“It’s clear that with our losses in the presidential race, and a number of key Senate races, we have a period of reflection and recalibration ahead for the Republican Party,” the Texas Republican said in a statement released by the National Republican Senatorial Committee, which he directs. “While some will want to blame one wing of the party over the other, the reality is candidates from all corners of our GOP lost tonight. Clearly we have work to do in the weeks and months ahead.”

As of early Wednesday morning, Democrats (with an assist by an Independent in Maine) had picked up four Republican seats while losing just one of their own. Not a single Democratic incumbent was defeated.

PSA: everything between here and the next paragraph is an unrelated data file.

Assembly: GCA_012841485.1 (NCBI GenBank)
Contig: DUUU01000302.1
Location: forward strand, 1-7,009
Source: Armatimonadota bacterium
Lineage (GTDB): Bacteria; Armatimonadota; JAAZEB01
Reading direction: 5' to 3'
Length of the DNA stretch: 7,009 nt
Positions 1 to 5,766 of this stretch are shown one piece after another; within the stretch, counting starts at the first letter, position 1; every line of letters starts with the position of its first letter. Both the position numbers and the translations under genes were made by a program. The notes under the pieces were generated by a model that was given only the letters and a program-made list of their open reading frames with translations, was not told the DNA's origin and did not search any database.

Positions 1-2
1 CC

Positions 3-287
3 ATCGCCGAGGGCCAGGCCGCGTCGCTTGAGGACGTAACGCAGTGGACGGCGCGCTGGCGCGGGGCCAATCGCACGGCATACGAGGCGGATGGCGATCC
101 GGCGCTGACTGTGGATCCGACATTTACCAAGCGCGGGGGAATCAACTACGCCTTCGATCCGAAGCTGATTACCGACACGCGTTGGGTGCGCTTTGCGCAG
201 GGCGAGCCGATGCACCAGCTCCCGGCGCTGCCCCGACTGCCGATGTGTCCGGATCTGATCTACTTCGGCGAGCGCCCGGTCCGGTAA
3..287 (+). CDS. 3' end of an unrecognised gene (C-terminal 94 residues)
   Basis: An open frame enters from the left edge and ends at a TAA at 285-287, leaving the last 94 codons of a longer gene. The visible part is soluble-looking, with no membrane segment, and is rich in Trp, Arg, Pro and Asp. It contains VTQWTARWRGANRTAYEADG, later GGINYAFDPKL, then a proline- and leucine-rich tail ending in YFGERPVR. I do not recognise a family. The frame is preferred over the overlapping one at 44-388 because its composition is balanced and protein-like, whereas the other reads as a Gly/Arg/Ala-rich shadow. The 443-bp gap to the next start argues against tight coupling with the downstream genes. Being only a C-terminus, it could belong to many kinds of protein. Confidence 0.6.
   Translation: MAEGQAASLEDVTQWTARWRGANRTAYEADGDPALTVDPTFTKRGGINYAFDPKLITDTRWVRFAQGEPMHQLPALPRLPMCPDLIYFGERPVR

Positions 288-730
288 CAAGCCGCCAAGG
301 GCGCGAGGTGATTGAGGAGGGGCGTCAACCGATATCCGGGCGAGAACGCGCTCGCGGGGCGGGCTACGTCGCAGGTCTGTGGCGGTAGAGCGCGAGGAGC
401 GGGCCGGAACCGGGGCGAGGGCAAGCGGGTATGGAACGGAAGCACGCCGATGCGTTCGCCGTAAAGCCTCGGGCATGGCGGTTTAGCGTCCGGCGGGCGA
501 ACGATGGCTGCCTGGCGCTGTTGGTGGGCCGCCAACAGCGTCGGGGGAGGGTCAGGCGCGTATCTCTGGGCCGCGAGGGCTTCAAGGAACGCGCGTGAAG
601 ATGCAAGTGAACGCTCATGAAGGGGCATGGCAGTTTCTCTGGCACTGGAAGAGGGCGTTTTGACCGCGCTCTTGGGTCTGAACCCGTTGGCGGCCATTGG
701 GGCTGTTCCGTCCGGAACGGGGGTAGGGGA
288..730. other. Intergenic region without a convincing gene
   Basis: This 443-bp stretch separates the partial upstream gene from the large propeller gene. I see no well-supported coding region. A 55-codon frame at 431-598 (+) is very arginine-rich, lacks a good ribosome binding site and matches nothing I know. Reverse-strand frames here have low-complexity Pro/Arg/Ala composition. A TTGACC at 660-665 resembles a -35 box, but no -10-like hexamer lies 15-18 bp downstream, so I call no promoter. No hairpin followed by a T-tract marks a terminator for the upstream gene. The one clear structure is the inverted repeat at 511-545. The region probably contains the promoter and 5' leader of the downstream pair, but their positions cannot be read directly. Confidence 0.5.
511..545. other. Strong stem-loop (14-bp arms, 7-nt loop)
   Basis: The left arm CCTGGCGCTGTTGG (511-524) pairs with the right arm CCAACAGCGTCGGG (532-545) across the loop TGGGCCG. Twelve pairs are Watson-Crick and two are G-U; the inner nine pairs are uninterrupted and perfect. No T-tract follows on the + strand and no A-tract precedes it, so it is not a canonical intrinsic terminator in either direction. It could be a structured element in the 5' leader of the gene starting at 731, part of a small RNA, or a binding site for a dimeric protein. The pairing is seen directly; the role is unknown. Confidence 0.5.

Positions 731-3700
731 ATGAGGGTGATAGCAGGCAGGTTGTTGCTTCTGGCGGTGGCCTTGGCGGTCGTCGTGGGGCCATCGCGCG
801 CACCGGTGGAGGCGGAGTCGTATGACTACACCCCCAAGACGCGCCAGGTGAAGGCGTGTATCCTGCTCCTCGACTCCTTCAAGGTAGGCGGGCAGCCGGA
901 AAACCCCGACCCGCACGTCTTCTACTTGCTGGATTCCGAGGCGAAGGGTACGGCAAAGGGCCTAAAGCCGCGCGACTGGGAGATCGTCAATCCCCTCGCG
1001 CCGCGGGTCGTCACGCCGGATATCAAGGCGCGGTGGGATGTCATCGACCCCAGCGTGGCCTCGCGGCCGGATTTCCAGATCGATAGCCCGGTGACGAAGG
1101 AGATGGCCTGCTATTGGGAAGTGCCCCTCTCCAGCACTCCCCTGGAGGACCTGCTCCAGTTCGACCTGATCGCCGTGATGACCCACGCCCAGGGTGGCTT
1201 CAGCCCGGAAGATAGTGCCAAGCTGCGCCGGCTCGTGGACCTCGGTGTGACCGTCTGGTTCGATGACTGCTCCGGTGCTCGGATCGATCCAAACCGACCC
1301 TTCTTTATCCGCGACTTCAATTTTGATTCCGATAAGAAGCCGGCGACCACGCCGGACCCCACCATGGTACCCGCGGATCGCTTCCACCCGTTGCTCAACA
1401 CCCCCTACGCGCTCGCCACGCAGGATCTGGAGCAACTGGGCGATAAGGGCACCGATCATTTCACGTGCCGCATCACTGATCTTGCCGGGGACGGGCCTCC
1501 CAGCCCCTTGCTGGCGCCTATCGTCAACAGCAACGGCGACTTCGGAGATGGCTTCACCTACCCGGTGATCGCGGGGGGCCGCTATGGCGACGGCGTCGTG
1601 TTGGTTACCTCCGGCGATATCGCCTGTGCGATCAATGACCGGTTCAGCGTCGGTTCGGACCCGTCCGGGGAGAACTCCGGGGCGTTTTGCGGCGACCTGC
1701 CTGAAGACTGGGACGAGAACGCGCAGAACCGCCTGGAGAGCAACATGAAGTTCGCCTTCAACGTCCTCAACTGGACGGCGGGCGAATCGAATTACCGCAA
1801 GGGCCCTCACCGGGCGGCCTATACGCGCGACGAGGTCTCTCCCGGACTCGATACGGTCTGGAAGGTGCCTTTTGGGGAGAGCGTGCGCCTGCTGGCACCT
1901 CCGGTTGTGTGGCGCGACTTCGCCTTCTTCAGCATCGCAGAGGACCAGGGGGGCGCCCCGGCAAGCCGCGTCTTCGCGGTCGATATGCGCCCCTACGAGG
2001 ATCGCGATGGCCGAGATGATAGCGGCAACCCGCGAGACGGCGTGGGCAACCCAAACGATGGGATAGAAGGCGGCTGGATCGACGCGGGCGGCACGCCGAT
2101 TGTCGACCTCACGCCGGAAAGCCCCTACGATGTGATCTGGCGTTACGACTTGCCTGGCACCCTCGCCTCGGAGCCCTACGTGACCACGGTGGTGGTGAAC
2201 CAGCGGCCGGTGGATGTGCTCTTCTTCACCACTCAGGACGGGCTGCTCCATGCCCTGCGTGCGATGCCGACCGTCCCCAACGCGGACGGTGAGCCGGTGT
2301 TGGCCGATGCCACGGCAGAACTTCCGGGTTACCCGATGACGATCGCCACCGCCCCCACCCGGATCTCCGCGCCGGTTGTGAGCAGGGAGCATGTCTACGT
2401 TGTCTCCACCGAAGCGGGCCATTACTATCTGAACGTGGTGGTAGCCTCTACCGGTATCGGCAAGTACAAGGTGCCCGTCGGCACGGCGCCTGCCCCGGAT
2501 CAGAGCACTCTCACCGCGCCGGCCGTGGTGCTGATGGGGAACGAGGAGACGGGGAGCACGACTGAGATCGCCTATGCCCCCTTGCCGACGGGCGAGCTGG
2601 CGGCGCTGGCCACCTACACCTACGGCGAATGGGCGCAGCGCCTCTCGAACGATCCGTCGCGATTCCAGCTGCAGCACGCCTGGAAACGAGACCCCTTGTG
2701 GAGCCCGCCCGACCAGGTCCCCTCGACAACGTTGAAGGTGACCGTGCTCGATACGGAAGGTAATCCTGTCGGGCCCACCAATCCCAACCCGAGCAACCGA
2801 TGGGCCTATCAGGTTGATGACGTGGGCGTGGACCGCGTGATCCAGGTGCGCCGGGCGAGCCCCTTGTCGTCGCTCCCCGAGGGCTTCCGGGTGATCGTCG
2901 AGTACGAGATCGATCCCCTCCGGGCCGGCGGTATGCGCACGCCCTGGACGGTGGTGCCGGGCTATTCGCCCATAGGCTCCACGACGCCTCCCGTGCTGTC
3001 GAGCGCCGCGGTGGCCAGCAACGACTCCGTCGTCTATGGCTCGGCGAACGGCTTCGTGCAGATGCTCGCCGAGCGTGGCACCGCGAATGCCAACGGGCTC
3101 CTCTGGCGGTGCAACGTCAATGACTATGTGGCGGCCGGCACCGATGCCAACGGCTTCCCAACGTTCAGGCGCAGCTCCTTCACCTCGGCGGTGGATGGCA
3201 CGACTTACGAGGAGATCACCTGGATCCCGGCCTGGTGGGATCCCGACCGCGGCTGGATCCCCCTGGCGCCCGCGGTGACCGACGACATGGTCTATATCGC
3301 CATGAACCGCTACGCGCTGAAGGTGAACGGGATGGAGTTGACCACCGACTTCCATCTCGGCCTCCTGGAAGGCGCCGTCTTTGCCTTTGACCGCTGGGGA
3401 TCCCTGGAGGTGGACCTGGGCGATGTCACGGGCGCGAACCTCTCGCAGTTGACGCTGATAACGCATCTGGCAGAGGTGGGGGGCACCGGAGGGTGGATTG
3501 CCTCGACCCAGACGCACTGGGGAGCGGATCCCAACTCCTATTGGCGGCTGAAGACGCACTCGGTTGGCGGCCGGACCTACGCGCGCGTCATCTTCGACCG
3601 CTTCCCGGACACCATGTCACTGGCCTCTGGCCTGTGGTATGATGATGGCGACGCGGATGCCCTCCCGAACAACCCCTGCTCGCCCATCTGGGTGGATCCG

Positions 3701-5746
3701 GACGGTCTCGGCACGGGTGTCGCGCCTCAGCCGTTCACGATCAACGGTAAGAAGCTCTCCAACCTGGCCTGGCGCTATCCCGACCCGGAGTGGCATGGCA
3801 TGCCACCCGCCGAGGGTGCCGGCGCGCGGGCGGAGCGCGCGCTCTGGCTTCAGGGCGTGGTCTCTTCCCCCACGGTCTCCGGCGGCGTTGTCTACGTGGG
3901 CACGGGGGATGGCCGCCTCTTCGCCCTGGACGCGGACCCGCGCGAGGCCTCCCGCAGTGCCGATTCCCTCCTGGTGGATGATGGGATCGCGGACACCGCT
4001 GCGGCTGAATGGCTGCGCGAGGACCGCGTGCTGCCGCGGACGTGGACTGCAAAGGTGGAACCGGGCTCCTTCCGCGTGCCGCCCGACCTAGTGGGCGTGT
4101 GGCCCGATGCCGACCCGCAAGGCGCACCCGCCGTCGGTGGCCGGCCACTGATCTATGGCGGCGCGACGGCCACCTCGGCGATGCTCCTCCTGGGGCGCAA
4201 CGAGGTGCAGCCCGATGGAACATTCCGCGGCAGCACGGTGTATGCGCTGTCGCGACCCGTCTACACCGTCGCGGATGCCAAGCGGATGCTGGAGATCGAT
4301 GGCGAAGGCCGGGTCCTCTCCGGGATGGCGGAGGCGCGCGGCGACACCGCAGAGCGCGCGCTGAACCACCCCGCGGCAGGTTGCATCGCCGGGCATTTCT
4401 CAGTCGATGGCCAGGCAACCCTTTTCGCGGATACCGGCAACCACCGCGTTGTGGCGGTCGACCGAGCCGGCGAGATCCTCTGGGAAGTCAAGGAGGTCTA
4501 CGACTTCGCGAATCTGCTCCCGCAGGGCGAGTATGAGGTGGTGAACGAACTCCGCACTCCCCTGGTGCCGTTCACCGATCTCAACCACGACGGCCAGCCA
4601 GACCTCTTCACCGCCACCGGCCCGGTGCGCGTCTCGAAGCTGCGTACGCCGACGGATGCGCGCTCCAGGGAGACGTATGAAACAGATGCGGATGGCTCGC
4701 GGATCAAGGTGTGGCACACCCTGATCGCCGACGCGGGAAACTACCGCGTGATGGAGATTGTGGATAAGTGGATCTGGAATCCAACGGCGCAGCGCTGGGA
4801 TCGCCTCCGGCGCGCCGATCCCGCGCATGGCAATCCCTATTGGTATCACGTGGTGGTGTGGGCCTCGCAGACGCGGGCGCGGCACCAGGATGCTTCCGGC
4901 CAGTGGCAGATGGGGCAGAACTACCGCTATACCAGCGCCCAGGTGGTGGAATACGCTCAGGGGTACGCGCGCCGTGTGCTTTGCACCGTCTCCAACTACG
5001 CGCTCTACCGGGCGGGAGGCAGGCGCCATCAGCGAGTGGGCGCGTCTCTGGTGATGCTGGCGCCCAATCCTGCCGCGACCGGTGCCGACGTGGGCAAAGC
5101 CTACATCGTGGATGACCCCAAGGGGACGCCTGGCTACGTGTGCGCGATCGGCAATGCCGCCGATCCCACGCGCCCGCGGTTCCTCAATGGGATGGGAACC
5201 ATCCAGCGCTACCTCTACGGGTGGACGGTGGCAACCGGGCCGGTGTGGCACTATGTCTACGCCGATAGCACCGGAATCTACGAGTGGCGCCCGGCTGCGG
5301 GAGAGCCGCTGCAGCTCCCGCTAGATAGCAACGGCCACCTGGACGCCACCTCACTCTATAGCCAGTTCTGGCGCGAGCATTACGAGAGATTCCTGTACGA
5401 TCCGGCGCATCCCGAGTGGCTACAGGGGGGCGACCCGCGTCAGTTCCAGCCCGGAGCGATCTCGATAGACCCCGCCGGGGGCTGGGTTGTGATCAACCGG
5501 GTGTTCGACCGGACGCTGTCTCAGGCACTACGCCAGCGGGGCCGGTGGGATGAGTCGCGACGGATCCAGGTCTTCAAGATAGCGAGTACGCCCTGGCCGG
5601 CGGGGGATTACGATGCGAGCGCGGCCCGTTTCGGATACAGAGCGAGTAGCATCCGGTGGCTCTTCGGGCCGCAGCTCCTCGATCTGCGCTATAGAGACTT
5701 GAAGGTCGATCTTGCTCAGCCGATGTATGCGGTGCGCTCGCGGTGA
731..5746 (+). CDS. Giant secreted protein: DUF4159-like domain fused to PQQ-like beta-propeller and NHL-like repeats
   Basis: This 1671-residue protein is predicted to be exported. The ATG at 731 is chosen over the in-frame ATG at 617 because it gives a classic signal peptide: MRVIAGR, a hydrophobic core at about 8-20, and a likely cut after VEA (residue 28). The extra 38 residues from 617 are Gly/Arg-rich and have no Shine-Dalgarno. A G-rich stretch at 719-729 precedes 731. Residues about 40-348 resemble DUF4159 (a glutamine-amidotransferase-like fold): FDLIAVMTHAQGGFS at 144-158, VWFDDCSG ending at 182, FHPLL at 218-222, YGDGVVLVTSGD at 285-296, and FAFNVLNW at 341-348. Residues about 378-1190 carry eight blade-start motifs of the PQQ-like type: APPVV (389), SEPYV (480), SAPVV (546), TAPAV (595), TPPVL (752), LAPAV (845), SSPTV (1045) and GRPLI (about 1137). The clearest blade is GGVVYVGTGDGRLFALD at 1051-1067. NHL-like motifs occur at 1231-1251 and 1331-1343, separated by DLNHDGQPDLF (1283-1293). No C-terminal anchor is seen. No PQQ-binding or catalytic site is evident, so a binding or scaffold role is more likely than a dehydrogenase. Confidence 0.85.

Cornyn, who hopes to win a party leadership position in the new Congress, is now explaining the reasons for the 2012 failure.

“We know that our conservative vision is the right one to secure a stronger America for future generations,” Cornyn said in his statement. “We know that we are the party of big, bold ideas with the courage to fight for what’s right even if it’s not politically expedient. It was that courage and that vision that led to important gains for our party in 2010. But all of us should continue to learn from both our victories and our defeats, and work together to build an even stronger Republican Party.”